Monday, July 23, 2012

Rest in Peace, Roger Boisjoly, engineer who battled hard to stop Challenger launch

I've just found out (I know it's rather late) that Roger Boisjoly passed away on the 6th of January this year, aged 73. As someone who's written about the Challenger space shuttle disaster and examined the events closely, I came to respect Mr Boisjoly as a true hero. I'm deeply saddened that he has passed away and it feels like a trusted and dear colleague (though I've never met him) is no more. I've watched several videos in which he's featured, and the strength and courage of his convictions in the face of terrible (both literally and metaphorically) opposition stand out.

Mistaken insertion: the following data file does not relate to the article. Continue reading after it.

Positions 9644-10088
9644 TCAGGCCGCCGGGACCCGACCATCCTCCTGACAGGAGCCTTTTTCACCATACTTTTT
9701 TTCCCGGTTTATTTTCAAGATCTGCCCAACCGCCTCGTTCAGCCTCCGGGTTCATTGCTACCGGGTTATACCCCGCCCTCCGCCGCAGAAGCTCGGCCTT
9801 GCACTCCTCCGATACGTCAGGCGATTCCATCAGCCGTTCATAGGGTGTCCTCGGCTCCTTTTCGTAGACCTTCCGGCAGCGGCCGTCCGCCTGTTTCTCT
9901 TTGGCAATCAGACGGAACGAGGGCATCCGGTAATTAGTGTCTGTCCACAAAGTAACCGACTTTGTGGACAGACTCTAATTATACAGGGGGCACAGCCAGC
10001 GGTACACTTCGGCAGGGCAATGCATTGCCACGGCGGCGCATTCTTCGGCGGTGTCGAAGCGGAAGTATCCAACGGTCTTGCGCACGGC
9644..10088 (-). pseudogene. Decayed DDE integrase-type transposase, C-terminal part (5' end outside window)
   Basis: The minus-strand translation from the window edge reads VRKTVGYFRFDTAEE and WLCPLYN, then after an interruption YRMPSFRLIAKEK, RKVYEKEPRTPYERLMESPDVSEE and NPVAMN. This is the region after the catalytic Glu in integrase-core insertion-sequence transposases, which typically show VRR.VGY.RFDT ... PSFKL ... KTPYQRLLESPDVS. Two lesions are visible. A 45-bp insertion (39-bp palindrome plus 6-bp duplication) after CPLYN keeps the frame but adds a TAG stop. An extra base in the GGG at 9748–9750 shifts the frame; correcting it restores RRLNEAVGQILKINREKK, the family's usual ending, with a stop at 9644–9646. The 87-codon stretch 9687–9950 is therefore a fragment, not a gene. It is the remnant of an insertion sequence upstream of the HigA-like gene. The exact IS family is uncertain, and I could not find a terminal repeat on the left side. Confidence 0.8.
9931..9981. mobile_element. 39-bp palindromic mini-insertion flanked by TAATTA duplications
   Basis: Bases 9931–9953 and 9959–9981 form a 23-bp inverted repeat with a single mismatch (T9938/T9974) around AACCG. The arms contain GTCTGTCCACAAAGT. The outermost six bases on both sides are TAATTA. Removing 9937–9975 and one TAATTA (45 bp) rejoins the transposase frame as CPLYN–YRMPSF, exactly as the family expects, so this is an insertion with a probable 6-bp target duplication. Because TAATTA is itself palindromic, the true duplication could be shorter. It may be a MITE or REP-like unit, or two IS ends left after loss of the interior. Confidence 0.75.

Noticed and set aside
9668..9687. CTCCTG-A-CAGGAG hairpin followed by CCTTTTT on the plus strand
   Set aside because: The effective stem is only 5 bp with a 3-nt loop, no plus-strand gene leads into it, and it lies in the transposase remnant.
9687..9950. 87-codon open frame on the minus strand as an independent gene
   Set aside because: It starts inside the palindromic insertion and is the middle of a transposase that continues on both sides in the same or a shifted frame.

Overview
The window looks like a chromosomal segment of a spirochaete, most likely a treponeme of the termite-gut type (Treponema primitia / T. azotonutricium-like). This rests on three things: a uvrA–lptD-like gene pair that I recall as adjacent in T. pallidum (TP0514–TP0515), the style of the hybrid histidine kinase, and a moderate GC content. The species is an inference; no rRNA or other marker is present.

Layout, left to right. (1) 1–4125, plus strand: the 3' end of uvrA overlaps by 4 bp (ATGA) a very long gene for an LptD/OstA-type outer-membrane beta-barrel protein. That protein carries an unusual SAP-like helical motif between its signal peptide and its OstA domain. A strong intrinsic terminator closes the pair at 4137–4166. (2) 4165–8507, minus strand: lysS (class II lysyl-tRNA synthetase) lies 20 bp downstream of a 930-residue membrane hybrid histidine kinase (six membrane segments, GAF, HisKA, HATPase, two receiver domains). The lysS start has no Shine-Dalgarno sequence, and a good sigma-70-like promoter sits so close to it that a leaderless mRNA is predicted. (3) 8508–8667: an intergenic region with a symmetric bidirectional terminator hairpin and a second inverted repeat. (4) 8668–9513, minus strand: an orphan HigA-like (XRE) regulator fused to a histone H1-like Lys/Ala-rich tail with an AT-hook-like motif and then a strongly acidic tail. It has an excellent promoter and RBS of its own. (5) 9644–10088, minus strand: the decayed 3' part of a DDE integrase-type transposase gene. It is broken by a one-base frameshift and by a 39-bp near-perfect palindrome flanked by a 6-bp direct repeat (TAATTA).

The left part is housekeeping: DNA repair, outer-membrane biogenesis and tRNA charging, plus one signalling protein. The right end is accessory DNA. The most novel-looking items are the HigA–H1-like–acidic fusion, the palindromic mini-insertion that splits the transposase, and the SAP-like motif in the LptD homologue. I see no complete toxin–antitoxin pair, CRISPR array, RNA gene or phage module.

Mr Boisjoly stood up to his managers at Morton Thiokol and NASA the night before the fateful launch. He had also repeatedly warned his bosses that there were problems with the rocket booster O ring seals at cold temperatures.  For stating all this,  he was targeted. According to an obituary in the New York Times, "[H]e paid the stiff price often exacted of whistle-blowers. Thiokol cut him off from space work, and he was shunned by colleagues and managers. A former friend warned him, “If you wreck this company, I’m going to put my kids on your doorstep,” Mr. Boisjoly told The Los Angeles Times in 1987."

"He [Boisjoly] had headaches, double-vision and depression. He yelled at his dog and his daughters and skipped church to avoid people. He filed two suits against Thiokol; both were dismissed."

Imagine the kind of mental trauma - mental torture really - he underwent, all for doing the right thing

Rest in Peace Mr Boisjoly. We will continue your fight. 

Comments? Email me cvdhruve (at)

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